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CE Tau Observations Requested to Supplement BRITE-Constellation

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bpablo
CE Tau Observations Requested to Supplement BRITE-Constellation

Hey Everyone,

This post is in reference to Alert Notice 602.

My name is Bert Pablo and I'm the new staff astronomer at the AAVSO. While many have probably heard my name here or there I haven't had much of a chance to interact with you as a group. I'm active in a lot of different projects, but one of my main collaborations before joining the AAVSO (and even now) is the BRITE-constellation project. This is a network of 5 nanosatellites (3 with a red filter and 2 with a blue filter) designed to look continuously (~ 6 months) at the brightest stars (V< 6) in the sky. While it may seem a bit counter-intuitive these stars often have very poor photometric coverage because they are so bright that they saturate very quickly on even small telescopes. As such BRITE has already given us unique insights on several stars that we thought we understood (like this shameless plug for my own research: https://phys.org/news/2017-03-iota-orionis-pulsating-beacon-constellatio...). 

BRITE does a lot of things well, but it has limitations. For one it was not designed for long term monitoring. It can observe for 6 months at a time, but save for a handful of stars, the observations are not repeated regularly. Additionally, while it observes stably, timescales longer than about a month are tough to disentangle from instrumental variability. These are areas where the AAVSO and it's community of observers excels and as such a collaboration can be very beneficial for the right targets. 

A perfect place to start is the red supergiant CE Tau. This star has a V mag of ~4.3 and is known to have long scale variations from AAVSO data of ~165 days which is roughly the extent of the BRITE observation and therefore hard for it to track. What's more this object is already a PEP target and has a good time base over the last couple of years already built up, so we are starting from a place of strength. Plus, as the variations in this target are significant (~0.5 magnitude), it is not limited to PEP observers. It is also a superb long term monitoring object for CCD and especially DSLR observers. Since BRITE is handling any short term variability, the goal for the AAVSO community is to get a better picture of the long term variability so 1 observation per night or even every few nights will be more than adequate.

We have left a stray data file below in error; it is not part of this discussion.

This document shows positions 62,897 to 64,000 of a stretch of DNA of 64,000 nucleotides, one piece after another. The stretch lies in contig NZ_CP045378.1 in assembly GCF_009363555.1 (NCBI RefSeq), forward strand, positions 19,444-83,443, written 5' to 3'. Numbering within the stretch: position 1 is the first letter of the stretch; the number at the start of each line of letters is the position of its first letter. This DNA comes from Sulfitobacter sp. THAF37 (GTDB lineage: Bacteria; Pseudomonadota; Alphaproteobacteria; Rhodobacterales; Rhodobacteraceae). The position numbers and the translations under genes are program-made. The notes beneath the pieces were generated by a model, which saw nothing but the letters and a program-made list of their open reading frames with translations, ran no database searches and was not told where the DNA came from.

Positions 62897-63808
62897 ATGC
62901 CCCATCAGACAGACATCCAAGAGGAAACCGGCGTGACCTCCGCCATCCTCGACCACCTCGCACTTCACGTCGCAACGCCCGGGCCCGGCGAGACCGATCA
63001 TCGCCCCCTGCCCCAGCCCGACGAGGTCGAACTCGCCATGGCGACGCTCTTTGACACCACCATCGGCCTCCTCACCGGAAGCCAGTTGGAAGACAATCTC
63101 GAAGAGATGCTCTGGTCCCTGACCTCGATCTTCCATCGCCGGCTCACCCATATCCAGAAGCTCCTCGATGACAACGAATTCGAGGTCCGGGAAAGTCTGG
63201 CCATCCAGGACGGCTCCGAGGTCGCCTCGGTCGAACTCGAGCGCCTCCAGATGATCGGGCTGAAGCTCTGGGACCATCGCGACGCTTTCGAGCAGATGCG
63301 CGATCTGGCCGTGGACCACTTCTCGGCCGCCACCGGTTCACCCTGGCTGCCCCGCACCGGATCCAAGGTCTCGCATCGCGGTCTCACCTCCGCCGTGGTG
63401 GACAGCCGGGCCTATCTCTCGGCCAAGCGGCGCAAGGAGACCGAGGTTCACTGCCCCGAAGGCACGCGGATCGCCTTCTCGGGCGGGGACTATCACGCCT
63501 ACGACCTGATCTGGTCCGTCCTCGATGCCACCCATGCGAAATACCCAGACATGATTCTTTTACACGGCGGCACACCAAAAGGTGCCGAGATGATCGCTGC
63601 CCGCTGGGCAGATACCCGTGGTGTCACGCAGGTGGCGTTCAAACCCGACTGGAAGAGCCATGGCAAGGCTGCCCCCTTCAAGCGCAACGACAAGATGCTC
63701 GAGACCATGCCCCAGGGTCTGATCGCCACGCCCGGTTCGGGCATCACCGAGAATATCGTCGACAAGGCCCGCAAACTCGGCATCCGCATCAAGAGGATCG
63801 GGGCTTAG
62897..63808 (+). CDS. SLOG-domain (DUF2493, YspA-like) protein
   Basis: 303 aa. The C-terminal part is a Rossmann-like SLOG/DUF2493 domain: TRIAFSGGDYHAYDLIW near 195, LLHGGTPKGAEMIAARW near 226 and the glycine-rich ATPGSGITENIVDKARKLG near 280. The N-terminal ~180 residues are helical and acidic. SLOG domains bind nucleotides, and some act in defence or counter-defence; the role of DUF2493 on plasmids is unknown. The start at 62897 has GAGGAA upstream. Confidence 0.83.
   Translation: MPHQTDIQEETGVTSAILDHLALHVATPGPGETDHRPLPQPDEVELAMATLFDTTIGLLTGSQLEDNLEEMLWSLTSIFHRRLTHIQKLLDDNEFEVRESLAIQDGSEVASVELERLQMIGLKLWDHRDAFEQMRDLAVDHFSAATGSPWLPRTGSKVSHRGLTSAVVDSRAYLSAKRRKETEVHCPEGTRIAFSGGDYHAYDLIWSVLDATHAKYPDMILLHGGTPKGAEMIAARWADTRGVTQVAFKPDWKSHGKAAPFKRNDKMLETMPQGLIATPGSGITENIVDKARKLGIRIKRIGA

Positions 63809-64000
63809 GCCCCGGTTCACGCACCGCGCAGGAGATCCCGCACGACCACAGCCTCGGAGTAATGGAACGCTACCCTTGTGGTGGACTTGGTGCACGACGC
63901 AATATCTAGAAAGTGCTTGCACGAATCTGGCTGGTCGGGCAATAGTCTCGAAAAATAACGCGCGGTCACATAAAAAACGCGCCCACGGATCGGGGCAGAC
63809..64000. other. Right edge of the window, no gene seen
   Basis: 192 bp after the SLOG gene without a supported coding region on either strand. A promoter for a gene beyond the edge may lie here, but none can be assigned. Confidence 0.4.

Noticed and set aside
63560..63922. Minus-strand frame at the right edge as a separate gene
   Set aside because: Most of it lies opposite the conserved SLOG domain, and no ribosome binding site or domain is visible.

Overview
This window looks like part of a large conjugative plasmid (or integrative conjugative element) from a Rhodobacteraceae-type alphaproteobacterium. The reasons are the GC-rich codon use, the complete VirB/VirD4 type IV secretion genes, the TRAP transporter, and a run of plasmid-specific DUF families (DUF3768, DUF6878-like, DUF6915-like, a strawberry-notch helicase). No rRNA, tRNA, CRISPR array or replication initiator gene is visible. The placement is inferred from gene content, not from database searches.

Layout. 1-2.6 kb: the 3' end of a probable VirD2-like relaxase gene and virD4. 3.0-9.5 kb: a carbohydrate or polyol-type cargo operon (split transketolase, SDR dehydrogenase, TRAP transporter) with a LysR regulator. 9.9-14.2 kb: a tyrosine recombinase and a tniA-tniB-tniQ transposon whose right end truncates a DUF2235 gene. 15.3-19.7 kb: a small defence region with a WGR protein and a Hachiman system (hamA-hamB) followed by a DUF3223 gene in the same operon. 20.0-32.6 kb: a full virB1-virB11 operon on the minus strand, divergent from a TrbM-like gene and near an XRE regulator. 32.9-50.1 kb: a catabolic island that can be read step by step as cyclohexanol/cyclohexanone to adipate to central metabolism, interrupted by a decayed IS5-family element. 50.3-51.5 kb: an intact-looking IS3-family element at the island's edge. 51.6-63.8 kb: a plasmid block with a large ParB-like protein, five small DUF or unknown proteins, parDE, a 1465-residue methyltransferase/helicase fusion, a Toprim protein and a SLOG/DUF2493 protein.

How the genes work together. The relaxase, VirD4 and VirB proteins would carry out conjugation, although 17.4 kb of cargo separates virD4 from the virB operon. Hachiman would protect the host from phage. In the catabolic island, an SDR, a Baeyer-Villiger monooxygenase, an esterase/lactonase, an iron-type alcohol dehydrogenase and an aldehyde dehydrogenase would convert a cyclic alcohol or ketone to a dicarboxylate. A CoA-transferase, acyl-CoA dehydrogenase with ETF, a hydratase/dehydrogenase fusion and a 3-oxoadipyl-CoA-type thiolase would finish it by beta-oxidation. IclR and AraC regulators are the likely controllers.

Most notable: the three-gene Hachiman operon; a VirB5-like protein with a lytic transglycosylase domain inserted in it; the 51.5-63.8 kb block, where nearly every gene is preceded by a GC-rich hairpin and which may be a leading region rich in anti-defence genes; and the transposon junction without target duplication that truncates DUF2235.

It's important to point out that while the project is well defined, the end result is impossible to know. We are embarking on an adventure here, studying an object from a class that is short-lived (from an astronomical standpoint) and not well understood. We are looking at a tiny but crucial snapshot in the life of one of the most massive stars in existence and are hoping to understand just a little bit better what makes it tick, and how it will evolve from this point forward. Instead of calling this a campaign, it may be more apt to call it an expedition as much of this remains a mystery.

BONUS!!!

If you are taking DSLR photometry (or just have a very wide field of view) you are in luck as this particular project takes full advantage of your capabilities. Not too far away (~20 arcminutes) lies another BRITE target V960 Tau. This star is a mystery. It's a Be star that has significant variability that was noted in Hipparcos and ASAS, but little else has ever been done with this. Currently, it has exactly 8 observations in the AID that also don't tell us much. It likely has low level pulsations which BRITE will likely catch, but BE stars can do very strange things some times, and vary wildly in unpredictable ways. This is less likely to be well understood with BRITE as it will be hard to uniquely disentangle. Having multicolor photometry should be quite enlightening. Plus, it will literally be in the same field for DSLR observers and roughly the same magnitude, so getting photometry on this star will just require extracting two stars instead of one. Since there is little idea what to expect it will be a fun adventure to follow. 

Mark Blackford
Mark Blackford's picture
CE Tau

Hi Bert,

I've just submitted my first DSLR observations of CE Tau. The field of view is about 2.5 by 1.6 degrees with my Canon 600D and ED80 f6 refractor. By placing CE Tau off center I could include the 67 and 68 stars. I chose 68 as the Comp star as its B-V is closer to that of CE Tau, I used 67 as the Check star.

My TB, TG and TR magnitudes are sigificantly different from those of Artyom Novichonok recorded just a few days before mine. He used an ensemble of Comp stars whereas I used a single Comp. It will be difficult to combine such disparate observations into a coherent light curve. Cheers,

Mark

ulissequadri
ulissequadri's picture
CE Tau and V960 Tau

Hi Bert,

I just submitted my first observations of CE Tau in the AAVSO database. The observations were made with  CCD  and filters B, V, Rc, Ic.
This is the first test in a very bad photometrical night.
Clear skies
Ulisse

bpablo
CE Tau and V960 Tau

Hey Mark and Ulisse,

Thanks for your observations. Sorry, I have been traveling pretty much non-stop for the last couple of weeks. I will take a look at the light curves. We will have to see how things are going, but we can refine moving forward. Thanks, for your observations.

Clear Skies,

Bert

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